Auto insurance reforms take effect

Auto insurance reforms take effect

For years, people called for changes to the state’s auto insurance system, arguing they were paying nearly double the national average and could simply no longer afford it.

Michigan passed its auto no-fault law with the promise it would save drivers money. The reality is the one-size-fits-all system often forced drivers to choose between having a car, and between other essentials like food and rent. Many others drive without insurance, putting themselves and other drivers at risk.

Fixing the state’s broken auto insurance was a top priority and the first bill introduced in the Senate at the start of the new session. Senate Bill 1 sought to make meaningful reforms and drive down rates. The bill was approved by both chambers with bipartisan support and signed into law.

The new law took effect on July 1, and finally allows drivers to choose the level of coverage that best fits their needs and budget. The reform gives drivers more coverage options, cracks down on fraud and lawsuit abuse, and reduces sky-high medical costs. It also includes tougher fines and penalties for bad actors in the insurance industry and eliminates nondriving factors, like ZIP code and marital status, from determining rates.

Motorists will now be able select the level of coverage that is best for their budget. Insurers are required to reduce the health care portion of policy premiums depending on the personal injury protection (PIP) option drivers choose. The unlimited plan must be lowered by an average of at least 10% per vehicle; the $500,000 plan by at least 20%; and the $250,000 plan by at least 35%.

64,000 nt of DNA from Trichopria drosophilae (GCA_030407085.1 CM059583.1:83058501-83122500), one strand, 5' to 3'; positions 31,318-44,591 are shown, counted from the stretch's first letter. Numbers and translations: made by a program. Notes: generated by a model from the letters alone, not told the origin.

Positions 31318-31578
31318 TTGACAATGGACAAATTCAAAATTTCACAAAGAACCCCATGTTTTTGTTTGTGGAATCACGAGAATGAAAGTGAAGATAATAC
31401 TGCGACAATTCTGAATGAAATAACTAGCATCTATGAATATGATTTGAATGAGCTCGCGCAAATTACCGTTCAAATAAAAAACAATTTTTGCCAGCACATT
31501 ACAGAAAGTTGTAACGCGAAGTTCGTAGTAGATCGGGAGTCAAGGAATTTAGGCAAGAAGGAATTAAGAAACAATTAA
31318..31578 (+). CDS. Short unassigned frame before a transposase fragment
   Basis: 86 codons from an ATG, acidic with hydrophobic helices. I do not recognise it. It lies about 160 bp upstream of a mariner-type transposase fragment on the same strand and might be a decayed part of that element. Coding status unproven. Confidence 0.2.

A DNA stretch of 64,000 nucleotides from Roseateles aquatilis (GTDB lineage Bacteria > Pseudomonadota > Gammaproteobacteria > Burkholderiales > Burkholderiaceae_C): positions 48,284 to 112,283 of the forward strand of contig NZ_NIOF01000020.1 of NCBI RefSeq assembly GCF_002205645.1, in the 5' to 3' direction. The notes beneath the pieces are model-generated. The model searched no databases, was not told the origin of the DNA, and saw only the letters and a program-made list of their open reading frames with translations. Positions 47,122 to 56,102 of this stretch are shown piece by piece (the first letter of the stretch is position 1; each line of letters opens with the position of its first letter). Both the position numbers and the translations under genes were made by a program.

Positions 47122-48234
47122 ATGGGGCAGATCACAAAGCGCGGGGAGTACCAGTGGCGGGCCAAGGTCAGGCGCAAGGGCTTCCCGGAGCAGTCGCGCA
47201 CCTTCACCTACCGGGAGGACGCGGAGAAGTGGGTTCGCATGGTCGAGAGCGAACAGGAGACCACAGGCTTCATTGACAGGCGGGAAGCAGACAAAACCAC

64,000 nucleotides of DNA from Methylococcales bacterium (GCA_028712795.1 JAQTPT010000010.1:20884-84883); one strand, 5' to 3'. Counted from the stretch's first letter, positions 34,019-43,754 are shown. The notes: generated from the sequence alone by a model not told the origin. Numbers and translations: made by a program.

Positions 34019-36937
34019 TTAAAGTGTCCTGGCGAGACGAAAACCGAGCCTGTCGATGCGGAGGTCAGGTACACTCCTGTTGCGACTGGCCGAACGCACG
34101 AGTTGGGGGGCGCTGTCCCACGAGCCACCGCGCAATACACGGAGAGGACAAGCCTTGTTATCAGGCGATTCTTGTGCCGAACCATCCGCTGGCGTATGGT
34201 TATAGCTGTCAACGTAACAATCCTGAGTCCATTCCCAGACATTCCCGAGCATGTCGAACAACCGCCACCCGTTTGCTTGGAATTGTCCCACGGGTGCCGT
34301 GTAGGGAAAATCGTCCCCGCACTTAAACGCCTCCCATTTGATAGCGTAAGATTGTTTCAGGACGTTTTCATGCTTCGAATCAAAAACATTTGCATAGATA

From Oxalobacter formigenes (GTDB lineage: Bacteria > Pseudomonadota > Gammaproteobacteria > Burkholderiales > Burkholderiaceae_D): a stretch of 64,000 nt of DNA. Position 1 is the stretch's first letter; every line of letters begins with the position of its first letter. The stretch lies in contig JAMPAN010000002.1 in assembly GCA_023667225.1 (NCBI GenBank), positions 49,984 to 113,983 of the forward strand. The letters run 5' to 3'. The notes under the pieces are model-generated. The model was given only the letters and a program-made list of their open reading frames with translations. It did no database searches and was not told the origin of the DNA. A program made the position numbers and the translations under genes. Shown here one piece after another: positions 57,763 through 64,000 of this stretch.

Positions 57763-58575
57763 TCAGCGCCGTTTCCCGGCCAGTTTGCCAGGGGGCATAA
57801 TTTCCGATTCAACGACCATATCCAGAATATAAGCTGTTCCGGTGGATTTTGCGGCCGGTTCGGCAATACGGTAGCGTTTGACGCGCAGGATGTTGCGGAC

Drivers who have Medicaid can also choose the $50,000 option, which requires a decrease of at least 45%. Others with qualifying health coverage may opt out of PIP medical coverage entirely or receive exclusions resulting in up to 100% savings on the PIP portion of their bill.

Seniors on Medicare can also choose to opt out of PIP medical coverage altogether. In order for individuals to completely opt out, the policy holder must have both Parts A and B of Medicare and other members of the household must have qualified health coverage or must be covered under another auto policy with PIP medical coverage. Individuals who choose to opt out will have their PIP medical premium reduced by 100%.

In a change that came as a result of the new law, every driver’s Michigan Catastrophic Claims Association (MCCA) assessment will go down by $120 per vehicle. Drivers choosing a coverage option other than unlimited will see the MCCA fee eliminated from their rates.

The new law also ensures those already receiving care through the MCCA will continue to get lifetime care as promised.

Before choosing a plan, drivers should consider the financial impacts and insurance protections of each PIP medical coverage level, who is covered under their private health insurance plan, and if their health insurance covers automobile accident injuries.

I encourage everyone to consult their local insurance agent to learn about their options and how much they can save before renewing their policy.

To help answer questions about the auto insurance updates, I am offering a free brochure on my website at For more information, visit, email [email protected], or call 1-833-ASK-DIFS.

Sen. Jon Bumstead, R-Newaygo, represents the 34th state Senate District, which includes Muskegon, Newaygo and Oceana counties.

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